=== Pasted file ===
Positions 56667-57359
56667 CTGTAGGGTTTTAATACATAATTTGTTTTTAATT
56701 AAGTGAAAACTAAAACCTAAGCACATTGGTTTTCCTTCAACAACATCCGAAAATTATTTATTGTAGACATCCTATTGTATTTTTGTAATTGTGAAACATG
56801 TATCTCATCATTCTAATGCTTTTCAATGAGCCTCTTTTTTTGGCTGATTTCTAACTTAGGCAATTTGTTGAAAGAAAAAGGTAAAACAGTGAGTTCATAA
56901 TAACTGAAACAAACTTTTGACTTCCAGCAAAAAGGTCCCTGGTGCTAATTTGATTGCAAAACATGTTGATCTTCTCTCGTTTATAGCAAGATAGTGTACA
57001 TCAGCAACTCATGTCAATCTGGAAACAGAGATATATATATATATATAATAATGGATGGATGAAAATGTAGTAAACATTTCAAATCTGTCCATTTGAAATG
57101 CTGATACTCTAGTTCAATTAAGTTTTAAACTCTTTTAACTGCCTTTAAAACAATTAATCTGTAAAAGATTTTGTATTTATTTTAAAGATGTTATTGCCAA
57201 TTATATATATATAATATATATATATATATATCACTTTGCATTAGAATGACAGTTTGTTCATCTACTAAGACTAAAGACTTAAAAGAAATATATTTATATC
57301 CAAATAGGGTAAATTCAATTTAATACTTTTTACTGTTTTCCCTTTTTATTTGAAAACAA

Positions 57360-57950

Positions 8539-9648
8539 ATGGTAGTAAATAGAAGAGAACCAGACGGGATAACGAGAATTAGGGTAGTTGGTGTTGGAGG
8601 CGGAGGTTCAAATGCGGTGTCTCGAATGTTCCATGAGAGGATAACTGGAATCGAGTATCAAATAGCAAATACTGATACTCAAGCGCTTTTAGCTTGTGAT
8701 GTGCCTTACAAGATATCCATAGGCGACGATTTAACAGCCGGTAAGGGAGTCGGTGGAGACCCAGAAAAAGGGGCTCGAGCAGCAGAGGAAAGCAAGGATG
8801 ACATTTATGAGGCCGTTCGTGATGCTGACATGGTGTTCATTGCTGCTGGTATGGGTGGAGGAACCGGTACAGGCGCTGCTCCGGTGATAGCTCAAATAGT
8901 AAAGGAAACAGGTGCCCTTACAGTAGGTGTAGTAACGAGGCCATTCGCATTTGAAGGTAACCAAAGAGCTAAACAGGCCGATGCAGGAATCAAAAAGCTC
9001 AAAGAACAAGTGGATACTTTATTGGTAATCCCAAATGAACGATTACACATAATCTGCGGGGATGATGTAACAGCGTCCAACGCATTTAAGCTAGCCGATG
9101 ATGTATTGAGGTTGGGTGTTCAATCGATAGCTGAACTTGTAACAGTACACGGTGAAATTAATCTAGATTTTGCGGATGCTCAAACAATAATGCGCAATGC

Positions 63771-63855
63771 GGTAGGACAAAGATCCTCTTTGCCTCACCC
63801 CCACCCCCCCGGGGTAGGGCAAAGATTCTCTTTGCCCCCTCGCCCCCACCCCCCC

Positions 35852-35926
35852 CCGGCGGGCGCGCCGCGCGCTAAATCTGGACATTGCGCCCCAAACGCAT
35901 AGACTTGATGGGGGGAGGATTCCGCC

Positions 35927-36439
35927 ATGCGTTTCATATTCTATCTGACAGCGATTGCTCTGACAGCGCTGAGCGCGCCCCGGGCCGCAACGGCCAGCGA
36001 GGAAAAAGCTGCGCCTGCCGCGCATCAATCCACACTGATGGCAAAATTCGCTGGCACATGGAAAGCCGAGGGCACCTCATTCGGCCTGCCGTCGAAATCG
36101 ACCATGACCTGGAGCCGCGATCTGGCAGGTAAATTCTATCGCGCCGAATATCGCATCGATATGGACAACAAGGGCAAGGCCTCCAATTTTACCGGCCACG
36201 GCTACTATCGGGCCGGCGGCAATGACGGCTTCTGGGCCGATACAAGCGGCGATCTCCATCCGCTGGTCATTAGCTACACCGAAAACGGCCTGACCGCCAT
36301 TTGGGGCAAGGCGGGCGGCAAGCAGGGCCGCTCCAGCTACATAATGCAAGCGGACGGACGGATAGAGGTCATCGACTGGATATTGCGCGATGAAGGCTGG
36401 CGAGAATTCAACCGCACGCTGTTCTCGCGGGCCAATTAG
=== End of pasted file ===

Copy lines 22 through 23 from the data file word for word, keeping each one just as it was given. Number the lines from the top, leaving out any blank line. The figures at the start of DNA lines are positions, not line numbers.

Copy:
Positions 35852-35926
35852 CCGGCGGGCGCGCCGCGCGCTAAATCTGGACATTGCGCCCCAAACGCAT